The gospel is a story about something that has happened to us — something that has come to us extra nos, from the outside. This story is, in the words of the Reformers, an externum verbum, an external word. It claims that by rooting around in our own egos or by reflecting upon our life experiences as men or women, whites or blacks, we really won’t discover much that is worth knowing, unless we know this Jew from Nazareth who is the way, the truth and the life, and are part of a people who follow him. It is only by listening to this story and allowing ii to have its way with us that we learn anything worth knowing. As Augustine said, when we look at our lives without Christ, they look like a chicken yard full of tracks in the mud going this way and that. But in the light of his life, our lives take on meaning, pattern, direction.
Thus George Lindbeck reminds us that being Christian (or, for that matter, being anything more than merely me) is much like learning a language. We learn certain words, grammar and syntax that enable us to say certain things and not say others. The enculturation that this language provides gives us a new perspective on life and forms us into a particular person. So the first task of the church is formation rather than education — not to bring out, but to bring to. The task of Christian educators is not to develop an individual’s potential (as if the world were not already developing all sorts of potentials in us), but rather to induct us into the faith community, to give us the skills, insights, words, stories and rituals that we need to live this faith in a world that neither knows nor follows the One who is truth.
Few books have been a greater hindrance to an accurate assessment of the church than H. Richard Niebuhr’s Christ and Culture. Relying on Ernst Troeltsch’s typology of world-affirming “church” contrasted with world-denying “sect,” Niebuhr developed a theology that acted as if these were the church’s only options. He taught us to be suspicious of any church that became too concerned about its identity as being incipiently “sectarian” — world-denying.
Yet the church is not rejecting the world when it says that Jesus Christ is Lord. Rather, it is serving the world by attempting to tell and to show the world what the world cannot otherwise know. And the church is not rejecting the world when it becomes intentional about developing the lifestyle, values and insights that enable its young to live nonviolently. Rather it is attending to the necessary formation of Christians who can be in the world without being seduced by its wisdom.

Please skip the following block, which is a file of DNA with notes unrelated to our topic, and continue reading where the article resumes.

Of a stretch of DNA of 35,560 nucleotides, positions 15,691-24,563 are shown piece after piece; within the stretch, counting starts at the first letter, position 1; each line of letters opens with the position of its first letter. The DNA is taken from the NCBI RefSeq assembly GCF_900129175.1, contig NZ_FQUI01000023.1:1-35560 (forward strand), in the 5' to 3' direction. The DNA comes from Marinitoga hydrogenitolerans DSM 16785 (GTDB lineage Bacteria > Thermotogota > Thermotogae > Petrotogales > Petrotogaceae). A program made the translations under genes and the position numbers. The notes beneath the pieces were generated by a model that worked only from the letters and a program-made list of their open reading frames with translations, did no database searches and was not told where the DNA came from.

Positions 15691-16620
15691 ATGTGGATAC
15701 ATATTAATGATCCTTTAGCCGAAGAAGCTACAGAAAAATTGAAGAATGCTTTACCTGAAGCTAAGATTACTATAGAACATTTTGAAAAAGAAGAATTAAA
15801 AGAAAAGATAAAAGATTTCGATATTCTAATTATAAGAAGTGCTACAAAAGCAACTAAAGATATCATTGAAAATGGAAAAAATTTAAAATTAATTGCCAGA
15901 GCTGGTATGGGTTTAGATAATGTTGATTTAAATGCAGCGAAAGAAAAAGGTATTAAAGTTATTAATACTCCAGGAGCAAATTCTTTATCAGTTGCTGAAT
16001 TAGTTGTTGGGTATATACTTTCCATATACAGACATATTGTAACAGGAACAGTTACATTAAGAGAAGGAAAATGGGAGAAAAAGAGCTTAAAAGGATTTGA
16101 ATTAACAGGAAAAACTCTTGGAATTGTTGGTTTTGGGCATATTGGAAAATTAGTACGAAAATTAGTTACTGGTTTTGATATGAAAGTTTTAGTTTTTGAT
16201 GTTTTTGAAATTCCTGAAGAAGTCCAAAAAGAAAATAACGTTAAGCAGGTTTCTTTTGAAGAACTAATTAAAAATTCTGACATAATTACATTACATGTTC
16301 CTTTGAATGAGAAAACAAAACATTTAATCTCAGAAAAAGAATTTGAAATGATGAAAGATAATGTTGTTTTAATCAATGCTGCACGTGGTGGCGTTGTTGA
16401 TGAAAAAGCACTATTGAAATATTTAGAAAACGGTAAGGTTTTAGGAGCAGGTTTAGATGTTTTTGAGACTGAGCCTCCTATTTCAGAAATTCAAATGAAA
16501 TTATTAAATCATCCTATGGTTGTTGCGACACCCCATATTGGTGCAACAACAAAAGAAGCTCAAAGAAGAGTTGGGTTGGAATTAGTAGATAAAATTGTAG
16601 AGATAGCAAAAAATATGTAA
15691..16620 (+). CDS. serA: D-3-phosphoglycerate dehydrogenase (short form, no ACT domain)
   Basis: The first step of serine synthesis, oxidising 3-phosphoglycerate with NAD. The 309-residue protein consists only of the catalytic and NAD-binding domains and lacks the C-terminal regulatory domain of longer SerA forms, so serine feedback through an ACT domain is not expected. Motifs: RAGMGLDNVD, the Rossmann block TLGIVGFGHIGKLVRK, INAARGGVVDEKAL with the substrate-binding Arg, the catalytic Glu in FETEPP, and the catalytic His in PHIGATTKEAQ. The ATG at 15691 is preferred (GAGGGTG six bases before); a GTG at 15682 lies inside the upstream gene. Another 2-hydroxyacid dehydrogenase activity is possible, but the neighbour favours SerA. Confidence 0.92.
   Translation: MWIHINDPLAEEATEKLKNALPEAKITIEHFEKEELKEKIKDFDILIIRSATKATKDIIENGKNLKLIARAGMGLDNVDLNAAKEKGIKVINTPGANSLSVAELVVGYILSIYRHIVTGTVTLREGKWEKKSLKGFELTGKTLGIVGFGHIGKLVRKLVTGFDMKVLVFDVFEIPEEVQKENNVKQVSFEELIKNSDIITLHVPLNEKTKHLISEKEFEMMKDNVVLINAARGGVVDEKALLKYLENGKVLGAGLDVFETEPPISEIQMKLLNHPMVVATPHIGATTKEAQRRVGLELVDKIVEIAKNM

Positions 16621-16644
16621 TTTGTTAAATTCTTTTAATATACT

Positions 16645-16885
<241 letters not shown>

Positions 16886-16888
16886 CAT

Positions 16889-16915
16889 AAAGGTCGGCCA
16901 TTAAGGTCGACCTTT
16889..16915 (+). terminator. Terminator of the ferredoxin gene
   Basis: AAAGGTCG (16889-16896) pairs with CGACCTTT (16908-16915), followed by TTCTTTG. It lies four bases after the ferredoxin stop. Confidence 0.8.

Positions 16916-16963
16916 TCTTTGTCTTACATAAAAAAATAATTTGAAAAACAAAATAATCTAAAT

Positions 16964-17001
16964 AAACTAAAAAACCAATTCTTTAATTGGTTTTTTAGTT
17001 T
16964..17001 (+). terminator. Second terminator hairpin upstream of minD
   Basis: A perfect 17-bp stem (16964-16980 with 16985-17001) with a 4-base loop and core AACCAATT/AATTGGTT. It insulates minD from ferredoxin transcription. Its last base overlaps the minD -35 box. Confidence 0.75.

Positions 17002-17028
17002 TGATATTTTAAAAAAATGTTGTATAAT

I have never encountered a mainline, liberal congregation that did not view itself as fitting Niebuhr’ s “Christ transforming culture” model. That mainline liberal Protestantism can look at itself, then look at American culture and still presume that we are making our culture more Christian is either conceit or deceit. Jerry Falwell is the last gasp of the transformationist mentality; the Christ-culture typology is inadequate — a too simple reading of the church’s situation today.
A culture is a people’s acquired understanding of life. Through enculturation and socialization, people acquire a particular culture and are able to sustain it within the wider society. The Christian faith is a way of life together, membership within a people, discipleship. Acceptance or rejection of this faith is a Yes or No to the enculturation of the church.
Formation and socialization are not optional matters for human beings; a person must have some culture. The question is not, Will some community have its way with us? — for some community inevitably will. The question is, Will the community that forms us and identifies us be true or false?
In an allegedly pluralistic society, the predominant culture is more concerned with openness than identity. Thus a person’s biological family becomes extremely important, since the family is the only unit left in our society that takes identity seriously. If the biological family fails — as many now do — then the developing person is left at the mercy of other subcultures: the imperialistic “peer group.” Or culture becomes a matter of ethnicity, gender or social class.
We are historical beings who not only make history but are also made by history. We are products of the interactions of others — more than we like to admit. We Americans enjoy thinking of ourselves as independent, free shapers of our own destiny. Such evangelical slogans as “I made my decision for Christ” or “I have decided to follow Jesus” imply that it is my decision, my heroic act of will that is at the heart of my relationship to Christ, rather than my formation by the Body of Christ.
Decisions are fine. But decisions that are not reinforced and reformed by the community tend to be short-lived. A Christianity without Christian formation is no match for the powerful social forces at work within our society.
Of course, we must make decisions for or against this faith. God has no grandchildren; this faith cannot be inherited. As Tertullian said, Christians are made, not born. The Christian community makes it possible for a person to walk this path for the rest of life, but it cannot guarantee that those who put their hand to the plow will not look back.